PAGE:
CAS Master Teachers are part of DfE strategy
As set out in the UK Digital Strategy, government through the DfE has:
provided funding for the Computing At School Network of Teaching Excellence in Computer Science, whose network of over 350 Master Teachers can provide continuing professional development to teachers needing to further develop their computing expertise', to ensure that young people leave school able to take their place in the digital economy.
The CAS Master Teachers are the Network of Excellence’s (NoE) "Practitioner Champions" – experienced, high-performing classroom teachers with a passion for the subject; enthusiasm, energy, and a desire to support others. Despite the label, CAS Master Teachers are neither all male nor do they set out to create a Master-Apprentice relationship with teachers in their area! The support provided is peer to peer, working with enthusiasm and a passion for their subject with fellow professionals.
What does a CAS Master Teacher do?
CAS Master Teachers will (with the support of their Head Teacher) spend approximately three hours each week fulfilling their role in a way that supports their own personal professional development, benefits their own school and other teachers in their local community. This support may take the form of low-cost training sessions and other mentoring and coaching opportunities. Master Teachers are, first and foremost, teachers. They will be active members of Computing At School; hold QTS and be working (for at least 2 full days a week) in a state-funded Primary, Middle, Secondary school or FE College; be actively supported by their Headteacher in this role and both knowledgeable and passionate about their subject.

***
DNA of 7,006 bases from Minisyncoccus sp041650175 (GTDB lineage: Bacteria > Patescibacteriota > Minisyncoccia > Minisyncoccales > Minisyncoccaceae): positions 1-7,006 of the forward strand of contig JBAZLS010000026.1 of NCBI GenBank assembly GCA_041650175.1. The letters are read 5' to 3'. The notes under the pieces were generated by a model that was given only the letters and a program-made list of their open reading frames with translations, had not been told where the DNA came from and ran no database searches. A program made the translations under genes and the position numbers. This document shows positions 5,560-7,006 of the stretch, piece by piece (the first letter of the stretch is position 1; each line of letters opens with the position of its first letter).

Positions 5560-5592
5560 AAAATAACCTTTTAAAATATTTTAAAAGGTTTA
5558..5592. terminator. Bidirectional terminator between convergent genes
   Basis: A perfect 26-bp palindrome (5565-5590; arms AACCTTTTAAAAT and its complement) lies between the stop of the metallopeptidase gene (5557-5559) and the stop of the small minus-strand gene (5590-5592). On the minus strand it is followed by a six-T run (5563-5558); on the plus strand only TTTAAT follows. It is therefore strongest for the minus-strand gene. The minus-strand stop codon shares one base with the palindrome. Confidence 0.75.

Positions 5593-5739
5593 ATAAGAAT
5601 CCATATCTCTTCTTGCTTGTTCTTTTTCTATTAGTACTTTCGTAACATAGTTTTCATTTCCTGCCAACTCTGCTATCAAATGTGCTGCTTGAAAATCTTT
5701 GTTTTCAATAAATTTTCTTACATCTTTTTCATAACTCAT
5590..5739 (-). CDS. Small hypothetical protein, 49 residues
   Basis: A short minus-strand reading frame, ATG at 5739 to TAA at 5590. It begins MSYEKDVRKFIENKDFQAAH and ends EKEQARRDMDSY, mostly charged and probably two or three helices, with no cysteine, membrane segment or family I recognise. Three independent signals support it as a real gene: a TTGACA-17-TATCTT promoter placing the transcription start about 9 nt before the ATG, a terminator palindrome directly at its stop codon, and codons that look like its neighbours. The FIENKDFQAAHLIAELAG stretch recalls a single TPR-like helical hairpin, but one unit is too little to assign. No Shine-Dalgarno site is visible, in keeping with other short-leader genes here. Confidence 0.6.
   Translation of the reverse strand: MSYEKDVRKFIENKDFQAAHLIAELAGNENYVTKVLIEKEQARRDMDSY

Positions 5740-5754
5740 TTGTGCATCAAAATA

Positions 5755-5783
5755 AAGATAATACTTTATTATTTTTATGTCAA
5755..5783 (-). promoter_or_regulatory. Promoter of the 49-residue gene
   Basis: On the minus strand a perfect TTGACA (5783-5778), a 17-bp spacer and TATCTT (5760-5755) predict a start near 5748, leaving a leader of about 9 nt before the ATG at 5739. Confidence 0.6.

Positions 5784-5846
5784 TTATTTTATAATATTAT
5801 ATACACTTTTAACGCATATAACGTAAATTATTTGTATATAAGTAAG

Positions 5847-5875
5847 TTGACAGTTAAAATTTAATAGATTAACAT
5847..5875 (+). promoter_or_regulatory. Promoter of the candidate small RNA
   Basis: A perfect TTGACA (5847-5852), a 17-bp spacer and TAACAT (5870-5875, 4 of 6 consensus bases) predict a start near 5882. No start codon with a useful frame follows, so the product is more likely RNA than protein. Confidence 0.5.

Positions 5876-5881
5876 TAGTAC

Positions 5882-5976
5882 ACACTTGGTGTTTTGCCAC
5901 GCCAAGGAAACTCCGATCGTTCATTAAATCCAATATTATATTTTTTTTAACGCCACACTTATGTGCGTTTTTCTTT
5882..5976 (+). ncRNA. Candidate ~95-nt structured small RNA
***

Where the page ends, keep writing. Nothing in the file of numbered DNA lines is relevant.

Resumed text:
All CAS Master Teachers are tasked with the following:
- To champion computer science in schools and the wider teaching profession
- Act as specialist lead computing teachers for their areas
- To provide training, mentoring and coaching to teachers in their local communities
- To support collaboration between schools and universities.
They are part of the local CAS community of practice and work alongside their CAS Regional Centre and the local hubs to support teachers of computing in their local area. The CAS Master Teacher team is an essential part of developing a community of professional practice, alongside the other activities initiated by local CAS Hubs and our University partners in the Network of Excellence. As well as the subject and pedagogical knowledge CAS Master Teachers help develop, a key part of the role is building a supportive relationship, based on mutual trust among colleagues.
The following is typical for a CAS Master Teacher
Jamie Edmondson is Specialist Teacher of Computing and Computing Subject Leader, Our Lady's RC Primary School, Manchester. Jamie ran 2 workshops to delegates at the CAS Manchester conference in October on 'using Python at KS2 and KS3' with all delegates taking away with them a Python activity booklet/unit of work to use within their teaching.
He also delivered 2 half day inset sessions to teachers from various schools, one on 'Using Scratch across the primary curriculum' and the other session on 'Using iPads to develop Computational Thinking in EYFS/KS1,' with good attendance at each one and very positive feedback given. He attended all CAS Manchester hub meetings/training events and the South Manchester hub meeting last month. He continues to be an active member of CAS, uploading all presentations and resources used within his training and contributing to the online forums and weekly CASchat twitter chats.
He already has a number of teachers booked on to the 2 half day inset course that he will be running next month and also on the full day Computing pedagogy inset that he will be running later in June.